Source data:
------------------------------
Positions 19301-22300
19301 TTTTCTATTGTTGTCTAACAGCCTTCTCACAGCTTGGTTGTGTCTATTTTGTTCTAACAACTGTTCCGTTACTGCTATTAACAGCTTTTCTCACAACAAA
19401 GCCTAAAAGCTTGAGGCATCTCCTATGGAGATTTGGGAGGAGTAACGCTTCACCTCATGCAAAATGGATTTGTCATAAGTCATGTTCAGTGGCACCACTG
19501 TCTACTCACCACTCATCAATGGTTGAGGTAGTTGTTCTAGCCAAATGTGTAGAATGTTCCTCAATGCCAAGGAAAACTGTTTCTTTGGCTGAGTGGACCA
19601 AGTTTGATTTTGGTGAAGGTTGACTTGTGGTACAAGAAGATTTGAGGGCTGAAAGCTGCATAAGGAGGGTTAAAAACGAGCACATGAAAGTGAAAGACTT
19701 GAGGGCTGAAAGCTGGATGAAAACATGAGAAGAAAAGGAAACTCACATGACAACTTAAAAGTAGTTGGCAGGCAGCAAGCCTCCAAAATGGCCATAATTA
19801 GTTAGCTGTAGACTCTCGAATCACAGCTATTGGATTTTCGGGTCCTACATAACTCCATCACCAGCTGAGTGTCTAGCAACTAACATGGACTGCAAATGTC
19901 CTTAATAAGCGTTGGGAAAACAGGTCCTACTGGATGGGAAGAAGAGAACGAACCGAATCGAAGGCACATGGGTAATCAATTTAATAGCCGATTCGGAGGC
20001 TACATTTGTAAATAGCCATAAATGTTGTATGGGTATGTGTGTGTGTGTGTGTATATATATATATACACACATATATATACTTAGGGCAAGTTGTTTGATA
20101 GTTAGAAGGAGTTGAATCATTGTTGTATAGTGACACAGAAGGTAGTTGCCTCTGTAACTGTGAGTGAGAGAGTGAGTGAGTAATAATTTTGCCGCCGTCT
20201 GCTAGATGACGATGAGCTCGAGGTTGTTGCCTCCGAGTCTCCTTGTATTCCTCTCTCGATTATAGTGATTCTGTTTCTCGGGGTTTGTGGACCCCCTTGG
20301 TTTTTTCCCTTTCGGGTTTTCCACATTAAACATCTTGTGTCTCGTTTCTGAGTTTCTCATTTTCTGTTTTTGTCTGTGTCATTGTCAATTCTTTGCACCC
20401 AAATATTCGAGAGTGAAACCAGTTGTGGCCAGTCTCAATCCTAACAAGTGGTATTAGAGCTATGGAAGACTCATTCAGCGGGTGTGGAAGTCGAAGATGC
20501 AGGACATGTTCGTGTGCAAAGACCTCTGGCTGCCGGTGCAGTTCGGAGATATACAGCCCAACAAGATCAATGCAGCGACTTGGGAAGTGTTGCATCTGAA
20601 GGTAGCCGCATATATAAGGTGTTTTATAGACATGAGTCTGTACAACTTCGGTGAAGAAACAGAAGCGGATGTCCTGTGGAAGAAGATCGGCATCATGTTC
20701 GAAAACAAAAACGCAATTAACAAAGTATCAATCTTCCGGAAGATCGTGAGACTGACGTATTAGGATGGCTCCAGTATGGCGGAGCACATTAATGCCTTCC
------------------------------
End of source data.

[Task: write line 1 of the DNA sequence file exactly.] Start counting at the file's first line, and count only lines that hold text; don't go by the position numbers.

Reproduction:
Positions 19301-22300